Does a Spin on Bottles Hold Water?

Does a Spin on Bottles Hold Water?

One last thought about water bottles. It's become necessary and practically en vogue to bring a water bottle to the gym to use during and after a workout. But lately, water bottles have received negative publicity that might soon make them an endangered species.

We've all heard that the regular half-liter plastic bottles sold in grocery stores are harmful for the environment. Heck, even some fancy restaurants have recently stopped selling bottled water for that reason.

Last month, a report declared that Nalgene bottles, those sport bottles often found in the sweaty hands of club members, are no good, either. Bottles that have a 3, 6 or a 7 in the triangle at the base of the bottle contain the chemical bisphenol A, or BPA, that is often released when the bottle is heated in the microwave or dishwasher. BPA mimics the hormone estrogen in our bodies, and it could induce hormonal responses. Apparently, that wouldn't be a good thing.

Most Nalgene bottles have a 7 on them, while a majority of water bottles have a 1 on them and are safe but not intended for re-use. One expert who appeared on NBC's “The Today Show” all but shunned Nalgene bottles altogether.

Putting bottles aside, let's examine the water in those grocery store bottles. Isn't that water supposedly drawn from natural, mineral streams or something? It turns out that most bottled water produced by the major soft drink companies is merely treated tap water.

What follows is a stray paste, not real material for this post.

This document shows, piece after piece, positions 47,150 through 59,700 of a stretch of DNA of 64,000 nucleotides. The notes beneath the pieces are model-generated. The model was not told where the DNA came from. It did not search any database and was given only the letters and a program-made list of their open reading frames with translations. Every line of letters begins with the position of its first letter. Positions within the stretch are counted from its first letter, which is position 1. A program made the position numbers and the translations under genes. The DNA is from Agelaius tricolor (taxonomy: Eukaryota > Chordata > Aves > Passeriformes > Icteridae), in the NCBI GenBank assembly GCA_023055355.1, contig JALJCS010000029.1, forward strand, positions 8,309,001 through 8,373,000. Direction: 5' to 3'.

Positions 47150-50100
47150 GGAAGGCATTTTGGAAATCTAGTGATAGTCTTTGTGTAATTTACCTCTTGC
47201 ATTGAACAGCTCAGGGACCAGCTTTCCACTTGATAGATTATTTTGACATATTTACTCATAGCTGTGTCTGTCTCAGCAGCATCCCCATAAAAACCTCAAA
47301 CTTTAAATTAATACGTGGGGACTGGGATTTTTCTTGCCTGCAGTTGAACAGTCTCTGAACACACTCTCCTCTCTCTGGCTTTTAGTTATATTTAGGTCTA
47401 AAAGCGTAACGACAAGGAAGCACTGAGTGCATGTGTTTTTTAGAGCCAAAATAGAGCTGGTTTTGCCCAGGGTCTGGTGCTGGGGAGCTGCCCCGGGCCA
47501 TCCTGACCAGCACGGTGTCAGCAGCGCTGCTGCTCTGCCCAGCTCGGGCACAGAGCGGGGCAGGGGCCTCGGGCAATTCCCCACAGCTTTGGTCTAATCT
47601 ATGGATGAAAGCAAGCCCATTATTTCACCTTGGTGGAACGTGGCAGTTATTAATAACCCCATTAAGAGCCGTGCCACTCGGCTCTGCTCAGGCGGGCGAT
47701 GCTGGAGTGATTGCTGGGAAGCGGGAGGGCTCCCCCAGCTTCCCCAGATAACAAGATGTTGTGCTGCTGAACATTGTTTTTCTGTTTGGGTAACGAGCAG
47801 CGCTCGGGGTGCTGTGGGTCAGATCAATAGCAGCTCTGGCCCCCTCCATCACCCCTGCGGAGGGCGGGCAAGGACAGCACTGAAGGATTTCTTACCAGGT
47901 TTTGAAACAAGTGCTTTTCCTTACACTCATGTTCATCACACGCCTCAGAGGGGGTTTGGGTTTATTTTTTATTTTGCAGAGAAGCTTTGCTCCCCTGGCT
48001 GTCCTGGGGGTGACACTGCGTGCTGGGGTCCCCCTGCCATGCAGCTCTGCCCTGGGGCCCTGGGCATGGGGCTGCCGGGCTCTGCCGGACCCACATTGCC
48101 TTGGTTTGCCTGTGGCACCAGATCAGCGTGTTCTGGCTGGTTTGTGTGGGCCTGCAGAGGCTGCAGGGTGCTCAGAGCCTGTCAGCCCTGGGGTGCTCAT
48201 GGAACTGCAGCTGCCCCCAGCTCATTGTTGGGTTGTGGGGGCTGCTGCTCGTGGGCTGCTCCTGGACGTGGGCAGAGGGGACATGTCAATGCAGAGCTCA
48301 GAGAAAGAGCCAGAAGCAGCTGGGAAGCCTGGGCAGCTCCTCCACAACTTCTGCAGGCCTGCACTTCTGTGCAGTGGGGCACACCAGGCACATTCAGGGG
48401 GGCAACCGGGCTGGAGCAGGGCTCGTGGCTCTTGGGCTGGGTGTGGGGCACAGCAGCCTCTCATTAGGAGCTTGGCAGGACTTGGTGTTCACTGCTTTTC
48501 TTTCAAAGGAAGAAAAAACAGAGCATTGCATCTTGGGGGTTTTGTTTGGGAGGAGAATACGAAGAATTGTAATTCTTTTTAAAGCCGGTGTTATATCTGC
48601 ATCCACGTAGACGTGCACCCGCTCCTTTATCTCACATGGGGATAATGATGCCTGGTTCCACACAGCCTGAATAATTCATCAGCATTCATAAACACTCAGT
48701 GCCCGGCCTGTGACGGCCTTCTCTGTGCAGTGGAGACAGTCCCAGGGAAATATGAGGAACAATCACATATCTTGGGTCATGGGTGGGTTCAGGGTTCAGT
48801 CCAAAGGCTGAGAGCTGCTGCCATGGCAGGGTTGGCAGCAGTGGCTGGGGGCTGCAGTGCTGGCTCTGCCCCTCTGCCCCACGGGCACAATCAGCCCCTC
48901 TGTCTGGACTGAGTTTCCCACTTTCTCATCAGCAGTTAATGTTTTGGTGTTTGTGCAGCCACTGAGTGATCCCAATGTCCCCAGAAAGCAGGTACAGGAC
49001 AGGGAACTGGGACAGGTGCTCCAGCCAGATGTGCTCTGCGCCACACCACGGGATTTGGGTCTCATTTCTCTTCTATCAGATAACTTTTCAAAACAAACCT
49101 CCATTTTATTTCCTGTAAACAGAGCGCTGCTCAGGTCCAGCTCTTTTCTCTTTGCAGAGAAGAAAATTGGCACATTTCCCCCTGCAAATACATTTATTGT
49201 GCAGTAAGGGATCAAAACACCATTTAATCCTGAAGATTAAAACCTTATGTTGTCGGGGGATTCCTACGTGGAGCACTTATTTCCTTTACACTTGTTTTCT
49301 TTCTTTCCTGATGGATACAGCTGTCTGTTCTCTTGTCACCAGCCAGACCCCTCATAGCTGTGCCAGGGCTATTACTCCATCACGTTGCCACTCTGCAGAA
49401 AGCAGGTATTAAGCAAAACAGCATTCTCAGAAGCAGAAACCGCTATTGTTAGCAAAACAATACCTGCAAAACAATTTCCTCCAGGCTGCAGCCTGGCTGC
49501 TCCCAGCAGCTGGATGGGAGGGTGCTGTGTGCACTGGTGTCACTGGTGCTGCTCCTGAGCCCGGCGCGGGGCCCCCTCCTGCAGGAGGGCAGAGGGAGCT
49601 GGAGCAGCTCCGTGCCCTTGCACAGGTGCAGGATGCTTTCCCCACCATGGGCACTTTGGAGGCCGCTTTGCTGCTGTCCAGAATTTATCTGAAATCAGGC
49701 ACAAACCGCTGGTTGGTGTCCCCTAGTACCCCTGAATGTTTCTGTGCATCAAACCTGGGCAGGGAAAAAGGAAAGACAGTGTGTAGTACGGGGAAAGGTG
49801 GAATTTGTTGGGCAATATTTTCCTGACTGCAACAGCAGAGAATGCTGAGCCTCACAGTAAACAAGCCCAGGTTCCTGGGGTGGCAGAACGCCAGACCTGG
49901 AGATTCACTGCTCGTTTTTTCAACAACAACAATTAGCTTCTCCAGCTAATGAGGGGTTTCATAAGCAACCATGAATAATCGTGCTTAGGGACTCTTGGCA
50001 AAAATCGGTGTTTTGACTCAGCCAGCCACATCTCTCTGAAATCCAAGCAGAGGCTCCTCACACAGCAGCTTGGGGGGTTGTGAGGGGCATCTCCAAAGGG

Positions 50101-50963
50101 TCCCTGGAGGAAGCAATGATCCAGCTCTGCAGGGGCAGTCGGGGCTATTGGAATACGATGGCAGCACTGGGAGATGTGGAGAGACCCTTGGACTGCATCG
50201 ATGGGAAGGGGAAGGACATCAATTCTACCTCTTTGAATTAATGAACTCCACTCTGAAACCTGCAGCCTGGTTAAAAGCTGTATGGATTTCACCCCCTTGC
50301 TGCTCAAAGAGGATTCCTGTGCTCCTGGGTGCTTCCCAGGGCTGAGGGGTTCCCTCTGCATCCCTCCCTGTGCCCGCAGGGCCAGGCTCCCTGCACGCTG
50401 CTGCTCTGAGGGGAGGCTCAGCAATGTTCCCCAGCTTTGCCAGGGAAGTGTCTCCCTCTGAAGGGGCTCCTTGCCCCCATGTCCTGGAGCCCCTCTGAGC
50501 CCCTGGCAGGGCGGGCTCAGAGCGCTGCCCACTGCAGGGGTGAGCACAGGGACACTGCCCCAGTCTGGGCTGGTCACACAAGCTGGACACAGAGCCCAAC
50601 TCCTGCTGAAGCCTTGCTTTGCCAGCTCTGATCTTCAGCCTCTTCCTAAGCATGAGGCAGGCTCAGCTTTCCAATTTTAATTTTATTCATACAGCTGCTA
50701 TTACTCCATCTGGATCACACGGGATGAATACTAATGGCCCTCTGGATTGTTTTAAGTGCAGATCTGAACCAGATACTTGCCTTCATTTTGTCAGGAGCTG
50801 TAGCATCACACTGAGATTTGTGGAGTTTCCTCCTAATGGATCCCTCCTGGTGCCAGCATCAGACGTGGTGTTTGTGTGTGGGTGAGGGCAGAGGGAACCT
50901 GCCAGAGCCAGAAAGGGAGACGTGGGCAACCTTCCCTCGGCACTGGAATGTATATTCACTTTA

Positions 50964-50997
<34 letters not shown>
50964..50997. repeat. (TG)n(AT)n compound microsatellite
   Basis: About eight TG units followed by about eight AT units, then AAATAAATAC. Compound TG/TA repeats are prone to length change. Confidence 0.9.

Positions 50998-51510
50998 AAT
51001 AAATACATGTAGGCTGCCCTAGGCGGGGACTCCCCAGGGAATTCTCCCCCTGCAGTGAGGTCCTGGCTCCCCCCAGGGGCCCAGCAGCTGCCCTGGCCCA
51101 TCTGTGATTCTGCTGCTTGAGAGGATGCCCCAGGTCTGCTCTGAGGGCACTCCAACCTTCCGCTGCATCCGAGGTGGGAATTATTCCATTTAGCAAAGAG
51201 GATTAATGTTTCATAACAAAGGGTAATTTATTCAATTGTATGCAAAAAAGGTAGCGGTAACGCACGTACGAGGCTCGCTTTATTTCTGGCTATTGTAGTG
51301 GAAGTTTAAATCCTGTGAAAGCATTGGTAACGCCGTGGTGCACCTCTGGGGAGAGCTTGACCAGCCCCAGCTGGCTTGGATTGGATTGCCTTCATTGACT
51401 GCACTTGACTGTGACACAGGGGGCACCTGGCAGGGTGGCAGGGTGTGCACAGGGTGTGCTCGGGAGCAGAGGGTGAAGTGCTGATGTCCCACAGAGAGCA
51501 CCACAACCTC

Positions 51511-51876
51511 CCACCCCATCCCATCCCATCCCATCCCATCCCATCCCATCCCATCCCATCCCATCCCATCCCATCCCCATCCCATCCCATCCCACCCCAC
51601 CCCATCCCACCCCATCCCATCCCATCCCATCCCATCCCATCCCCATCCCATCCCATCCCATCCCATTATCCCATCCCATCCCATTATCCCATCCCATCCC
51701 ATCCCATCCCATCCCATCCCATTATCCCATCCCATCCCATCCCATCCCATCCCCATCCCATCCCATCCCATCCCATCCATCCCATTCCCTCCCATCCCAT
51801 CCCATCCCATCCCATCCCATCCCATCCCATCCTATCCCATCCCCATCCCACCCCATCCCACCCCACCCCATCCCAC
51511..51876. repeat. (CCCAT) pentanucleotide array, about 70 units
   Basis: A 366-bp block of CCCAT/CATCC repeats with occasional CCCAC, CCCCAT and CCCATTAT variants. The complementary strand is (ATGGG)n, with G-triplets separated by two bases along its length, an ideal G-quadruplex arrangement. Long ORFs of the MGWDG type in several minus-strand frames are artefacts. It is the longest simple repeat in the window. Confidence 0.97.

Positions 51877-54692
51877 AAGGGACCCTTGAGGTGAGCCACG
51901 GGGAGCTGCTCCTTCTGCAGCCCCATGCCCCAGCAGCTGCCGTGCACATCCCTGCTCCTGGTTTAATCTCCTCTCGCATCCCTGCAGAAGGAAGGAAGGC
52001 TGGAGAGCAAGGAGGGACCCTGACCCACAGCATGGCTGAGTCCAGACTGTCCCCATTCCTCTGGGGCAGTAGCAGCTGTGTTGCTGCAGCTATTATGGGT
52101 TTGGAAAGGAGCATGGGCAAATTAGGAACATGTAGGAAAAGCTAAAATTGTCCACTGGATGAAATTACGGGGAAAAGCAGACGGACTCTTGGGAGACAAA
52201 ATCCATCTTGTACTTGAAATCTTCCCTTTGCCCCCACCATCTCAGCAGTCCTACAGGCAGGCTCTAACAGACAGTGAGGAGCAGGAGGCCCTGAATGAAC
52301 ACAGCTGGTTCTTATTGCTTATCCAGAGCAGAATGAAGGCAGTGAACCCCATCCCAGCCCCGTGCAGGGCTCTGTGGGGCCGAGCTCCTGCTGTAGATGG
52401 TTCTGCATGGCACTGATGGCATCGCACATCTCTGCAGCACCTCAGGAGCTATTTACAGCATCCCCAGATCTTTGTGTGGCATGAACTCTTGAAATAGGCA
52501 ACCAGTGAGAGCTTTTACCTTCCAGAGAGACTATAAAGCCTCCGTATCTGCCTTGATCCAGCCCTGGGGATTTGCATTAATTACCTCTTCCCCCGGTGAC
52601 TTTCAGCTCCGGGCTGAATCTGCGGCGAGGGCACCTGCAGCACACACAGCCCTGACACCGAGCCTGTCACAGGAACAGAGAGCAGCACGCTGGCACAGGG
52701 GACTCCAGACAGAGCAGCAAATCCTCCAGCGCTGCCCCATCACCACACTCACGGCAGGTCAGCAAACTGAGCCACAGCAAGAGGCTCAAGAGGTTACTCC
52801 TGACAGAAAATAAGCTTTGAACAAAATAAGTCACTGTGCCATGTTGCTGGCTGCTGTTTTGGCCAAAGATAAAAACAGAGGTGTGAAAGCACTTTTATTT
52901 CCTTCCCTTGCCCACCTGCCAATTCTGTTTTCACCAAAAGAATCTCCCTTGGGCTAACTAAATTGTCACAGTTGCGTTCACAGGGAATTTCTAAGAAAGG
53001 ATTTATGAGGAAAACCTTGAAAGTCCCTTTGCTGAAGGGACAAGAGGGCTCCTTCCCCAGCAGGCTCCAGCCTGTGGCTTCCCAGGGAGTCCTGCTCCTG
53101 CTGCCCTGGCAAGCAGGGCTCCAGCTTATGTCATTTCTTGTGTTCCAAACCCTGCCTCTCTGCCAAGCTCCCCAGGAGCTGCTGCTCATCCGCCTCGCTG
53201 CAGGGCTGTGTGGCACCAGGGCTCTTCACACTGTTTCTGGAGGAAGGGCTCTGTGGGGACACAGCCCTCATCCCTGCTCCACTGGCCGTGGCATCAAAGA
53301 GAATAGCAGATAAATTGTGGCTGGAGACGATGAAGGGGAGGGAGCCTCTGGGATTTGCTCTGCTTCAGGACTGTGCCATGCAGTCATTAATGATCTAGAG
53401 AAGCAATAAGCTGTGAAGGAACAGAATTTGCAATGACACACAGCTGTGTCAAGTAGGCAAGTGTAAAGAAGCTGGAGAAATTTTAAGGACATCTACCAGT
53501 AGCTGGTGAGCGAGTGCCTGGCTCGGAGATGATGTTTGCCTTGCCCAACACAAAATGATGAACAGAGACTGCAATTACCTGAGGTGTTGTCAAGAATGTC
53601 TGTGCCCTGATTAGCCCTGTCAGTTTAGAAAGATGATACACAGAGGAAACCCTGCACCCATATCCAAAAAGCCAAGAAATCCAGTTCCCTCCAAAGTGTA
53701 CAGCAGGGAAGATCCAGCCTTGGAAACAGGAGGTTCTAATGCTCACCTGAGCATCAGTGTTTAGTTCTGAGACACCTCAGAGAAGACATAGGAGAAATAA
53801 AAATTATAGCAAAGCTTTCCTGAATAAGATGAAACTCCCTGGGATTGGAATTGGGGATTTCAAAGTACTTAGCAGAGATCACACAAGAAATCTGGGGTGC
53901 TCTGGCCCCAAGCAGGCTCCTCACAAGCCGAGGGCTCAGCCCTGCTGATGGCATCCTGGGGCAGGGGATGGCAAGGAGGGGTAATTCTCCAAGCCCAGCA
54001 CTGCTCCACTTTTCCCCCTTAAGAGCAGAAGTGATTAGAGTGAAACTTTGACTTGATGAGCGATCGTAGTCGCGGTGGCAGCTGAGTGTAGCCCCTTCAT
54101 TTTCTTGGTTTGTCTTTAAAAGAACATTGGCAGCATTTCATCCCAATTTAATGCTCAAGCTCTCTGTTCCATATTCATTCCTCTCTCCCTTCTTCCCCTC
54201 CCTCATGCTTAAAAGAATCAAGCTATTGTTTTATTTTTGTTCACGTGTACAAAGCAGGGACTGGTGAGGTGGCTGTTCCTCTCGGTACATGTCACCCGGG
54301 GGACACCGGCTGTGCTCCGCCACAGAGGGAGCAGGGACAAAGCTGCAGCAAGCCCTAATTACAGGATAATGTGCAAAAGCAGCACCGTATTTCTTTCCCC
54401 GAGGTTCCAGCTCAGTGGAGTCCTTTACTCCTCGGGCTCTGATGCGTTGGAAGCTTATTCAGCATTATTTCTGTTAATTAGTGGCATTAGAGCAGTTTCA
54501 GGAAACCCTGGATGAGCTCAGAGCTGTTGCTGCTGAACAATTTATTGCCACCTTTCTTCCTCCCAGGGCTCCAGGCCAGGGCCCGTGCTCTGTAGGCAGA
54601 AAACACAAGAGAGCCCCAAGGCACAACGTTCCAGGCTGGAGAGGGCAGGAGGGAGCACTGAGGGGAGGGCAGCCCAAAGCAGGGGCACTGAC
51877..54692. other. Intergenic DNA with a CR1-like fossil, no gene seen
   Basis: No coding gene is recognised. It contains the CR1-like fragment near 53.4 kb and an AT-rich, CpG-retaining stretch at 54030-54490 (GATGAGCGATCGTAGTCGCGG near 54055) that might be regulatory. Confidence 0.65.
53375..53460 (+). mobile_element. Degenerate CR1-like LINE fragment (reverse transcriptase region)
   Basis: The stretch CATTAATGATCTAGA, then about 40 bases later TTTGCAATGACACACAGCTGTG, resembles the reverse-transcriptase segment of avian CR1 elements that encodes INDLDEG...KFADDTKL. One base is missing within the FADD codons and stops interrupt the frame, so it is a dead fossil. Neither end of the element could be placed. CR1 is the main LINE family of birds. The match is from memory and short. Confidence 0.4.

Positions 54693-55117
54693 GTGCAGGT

We've been told time and again that we need to drink eight 8-ounce glasses of water a day. But wait a minute: That theory has been debunked, too. A University of Pennsylvania study says that the idea of drinking eight glasses of water a day is all wet. (Thank you, Google search, for that pun.) During our company's corporate wellness day last year, my colleague, Jennipher Shaver, gave a short lecture about how we can get water into our bodies from a variety of food sources, particularly fruit. After hearing that, I made up my mind that the theory of drinking eight glasses of water a day didn't hold that much … uh … water.

If members choose not to drink water, they have to quench their thirst with something … but what? Sport drinks, like Gatorade, are always popular, and they're advertised to rehydrate us, but there's so much sugar in those drinks that they almost defeat the purpose of sweating off those carbs. A small amount of sport drink is OK. Save the large amounts for the flu.

So what's a gym goer to do? Bring a water glass to a group ex class? One accident here, another there, and you have broken glass everywhere. There's a lawsuit just waiting to happen.

How about the good old-fashioned water fountain? Maybe, but do you really want to take a swig from a fountain right after some sweaty guy has slurped up half your nearby river? MRSA alert! MRSA alert!

Perhaps one way to help members who don't want to bring in their own water bottles is to install a water trough in the middle of your club. Members could bring a ladle from home and scoop up their desired amount of water. Or, if they're not too concerned with MRSA, they could stick their heads in the trough and start slurping.

OK, so that may not be so practical. Maybe the best solution is to mandate the office water cooler in all clubs. Coolers have cold, filtered water at the drop of a spout, and the paper cups are biodegradable. A water cooler would create more of a social atmosphere in your club since members more than likely would meet each other there. You would just need to ensure that there's plenty of water to go around.

So go ahead and throw away those bottles. Or better yet, recycle them. And leave the ladle at home.

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